Ever wonder what the difference, psychologically speaking, is between a team that is winning and a team that is losing?

Simply put, it’s belief.

It used to be that I didn’t like that answer. Belief, meh, it feels like you’re saying if we join hands and chant around a campfire, we’ll win more. I can think back to the my little league days when I got beat up on the pitchers mound and I’d mope—yes, I was a whiner, even back then—and team mothers, adorned with team colors and hats and pictures of their gangly sons’ turned into large, target sized buttons pinned across their breast would say to me, “It’s all about the power of positive thinking! You have to believe in yourself.”

“I did,” I’d say, “right up to the point where the other team started kicking my ass.”

Baseball can be a tough sport to foster positive outlooks. Unlike so many other sports, which are constantly in motion offering near innumerable chances for a player to make a difference in the game’s outcome, baseball only offers so many. So many starts, so many at bats, so many ground balls—so many times for you to feel like you can turn your season around and get your stats back toward something worth believing in.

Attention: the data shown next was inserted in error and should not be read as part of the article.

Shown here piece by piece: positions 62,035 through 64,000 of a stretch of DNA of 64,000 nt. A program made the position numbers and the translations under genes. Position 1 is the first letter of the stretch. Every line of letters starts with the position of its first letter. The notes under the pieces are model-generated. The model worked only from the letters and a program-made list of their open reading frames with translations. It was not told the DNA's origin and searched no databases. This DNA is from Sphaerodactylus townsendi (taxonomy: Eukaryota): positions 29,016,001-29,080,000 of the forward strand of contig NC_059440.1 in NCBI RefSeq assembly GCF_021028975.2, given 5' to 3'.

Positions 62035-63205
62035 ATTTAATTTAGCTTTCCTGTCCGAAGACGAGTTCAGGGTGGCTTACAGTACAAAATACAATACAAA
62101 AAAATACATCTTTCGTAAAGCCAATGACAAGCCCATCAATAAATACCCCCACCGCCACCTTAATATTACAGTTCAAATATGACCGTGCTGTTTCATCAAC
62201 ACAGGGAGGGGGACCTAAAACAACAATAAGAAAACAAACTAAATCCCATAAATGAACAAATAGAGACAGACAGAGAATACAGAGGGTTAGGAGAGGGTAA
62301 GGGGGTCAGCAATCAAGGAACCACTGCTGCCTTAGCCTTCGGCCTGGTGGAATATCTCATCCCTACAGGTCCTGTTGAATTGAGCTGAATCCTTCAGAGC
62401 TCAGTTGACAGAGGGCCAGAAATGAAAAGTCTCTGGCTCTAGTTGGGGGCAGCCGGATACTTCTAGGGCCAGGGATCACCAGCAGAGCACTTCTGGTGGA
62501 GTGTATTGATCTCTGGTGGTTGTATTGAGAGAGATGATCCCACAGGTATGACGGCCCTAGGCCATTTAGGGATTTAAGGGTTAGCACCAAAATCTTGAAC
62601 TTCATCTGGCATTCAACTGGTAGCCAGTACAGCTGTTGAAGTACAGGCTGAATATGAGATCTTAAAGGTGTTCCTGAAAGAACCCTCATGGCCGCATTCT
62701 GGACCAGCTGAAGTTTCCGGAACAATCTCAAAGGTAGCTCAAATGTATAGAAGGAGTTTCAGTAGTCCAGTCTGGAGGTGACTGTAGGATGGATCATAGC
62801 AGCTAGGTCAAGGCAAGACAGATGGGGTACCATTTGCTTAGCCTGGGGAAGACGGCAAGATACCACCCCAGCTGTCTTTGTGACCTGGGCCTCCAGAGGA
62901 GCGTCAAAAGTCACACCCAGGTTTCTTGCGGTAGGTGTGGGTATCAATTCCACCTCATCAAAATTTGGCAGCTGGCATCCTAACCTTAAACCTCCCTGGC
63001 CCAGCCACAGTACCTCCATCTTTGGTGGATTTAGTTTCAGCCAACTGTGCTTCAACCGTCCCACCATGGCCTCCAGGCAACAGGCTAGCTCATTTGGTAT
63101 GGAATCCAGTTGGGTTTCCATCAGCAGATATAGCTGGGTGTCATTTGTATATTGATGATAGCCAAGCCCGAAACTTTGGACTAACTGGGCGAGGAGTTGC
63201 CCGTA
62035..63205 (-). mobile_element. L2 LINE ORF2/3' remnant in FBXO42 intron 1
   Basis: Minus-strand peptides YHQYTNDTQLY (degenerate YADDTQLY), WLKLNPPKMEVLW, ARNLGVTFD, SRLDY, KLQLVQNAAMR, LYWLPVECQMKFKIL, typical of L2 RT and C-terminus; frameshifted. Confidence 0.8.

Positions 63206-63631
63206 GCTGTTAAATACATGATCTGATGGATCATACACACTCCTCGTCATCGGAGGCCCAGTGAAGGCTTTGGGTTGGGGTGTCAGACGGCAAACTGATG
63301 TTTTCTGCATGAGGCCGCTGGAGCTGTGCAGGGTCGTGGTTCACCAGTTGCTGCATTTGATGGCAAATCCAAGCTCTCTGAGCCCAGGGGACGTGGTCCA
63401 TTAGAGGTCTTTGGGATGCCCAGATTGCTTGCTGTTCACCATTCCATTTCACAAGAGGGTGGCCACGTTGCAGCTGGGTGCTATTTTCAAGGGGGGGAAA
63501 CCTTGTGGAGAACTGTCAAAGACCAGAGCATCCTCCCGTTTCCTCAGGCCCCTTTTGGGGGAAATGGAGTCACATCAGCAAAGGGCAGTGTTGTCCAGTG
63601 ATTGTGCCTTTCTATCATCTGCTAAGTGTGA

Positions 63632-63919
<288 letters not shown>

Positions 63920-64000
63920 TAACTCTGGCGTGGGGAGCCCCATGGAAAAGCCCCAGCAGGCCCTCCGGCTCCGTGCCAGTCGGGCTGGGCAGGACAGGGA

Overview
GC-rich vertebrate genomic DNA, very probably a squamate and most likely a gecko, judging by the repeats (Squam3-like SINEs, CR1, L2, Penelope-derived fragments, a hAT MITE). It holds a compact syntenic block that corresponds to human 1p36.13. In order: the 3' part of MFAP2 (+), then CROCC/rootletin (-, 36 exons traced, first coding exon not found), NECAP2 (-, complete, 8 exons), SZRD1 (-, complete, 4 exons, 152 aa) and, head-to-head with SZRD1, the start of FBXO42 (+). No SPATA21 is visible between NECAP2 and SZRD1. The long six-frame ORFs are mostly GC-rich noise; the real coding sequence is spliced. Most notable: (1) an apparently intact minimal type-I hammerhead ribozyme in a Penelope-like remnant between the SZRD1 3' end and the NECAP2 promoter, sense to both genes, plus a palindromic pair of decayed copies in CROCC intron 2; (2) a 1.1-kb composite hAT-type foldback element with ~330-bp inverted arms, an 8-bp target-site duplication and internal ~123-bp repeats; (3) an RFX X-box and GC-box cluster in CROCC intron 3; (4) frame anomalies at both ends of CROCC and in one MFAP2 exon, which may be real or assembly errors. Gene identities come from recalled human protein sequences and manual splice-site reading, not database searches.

Furthermore, it’s easy to believe in yourself when things are going great, which can create a gilded sense of self confidence. I was once told that the true measure of a pitcher isn’t how he throws when everything is going right, it’s how well he throws when he takes the mound and none of his pitches are working, his star shortstop is out with a hammy strain, and his favorite catcher just got traded. As a matter of fact, I’ve pitched in minor league games where coaches left me during moments of complete implosion, at the expense oft he game itself, only paying a mound visit to remind me to throw only fastballs. Talk about a trial by fire!

Oh, and when I say Belief, it’s not some sugar coated false interpretation of the situation where you picture a positive outcome the same way you might bet your house on a roulette table and picture winning untold riches. Belief in baseball isn’t about convincing yourself you can fly if you think happy thoughts, it’s about remaining psychologically vigilant so you can make the most of what comes next, let go of what happened, and be prepared to give your best even when you’re in a less than optimal situation.

How do trades factor in to this, you ask?

If you’ve been following the Jays for a while, you know that this 2015 season’s trade deadline has been historic in so far as name acquisition and line up reinforcement. Some say it represents an all in scenario, even though there is no such thing in baseball (OMG if the Jays don’t win this year, they cease to exist because they’re all in!). It only feels all in because management can only show it’s own belief via team acquisition at key milestones during the course of a year. Trades are like a love language, and some rosters only hear the words “I love you” from their ownership through a reinforcing roster upgrade. If such trades go against the usual MO, those who follow the club feel as if grand plans have been thrown into utter chaos in order to make such a wild, all in play possible… That’s hardly ever the case.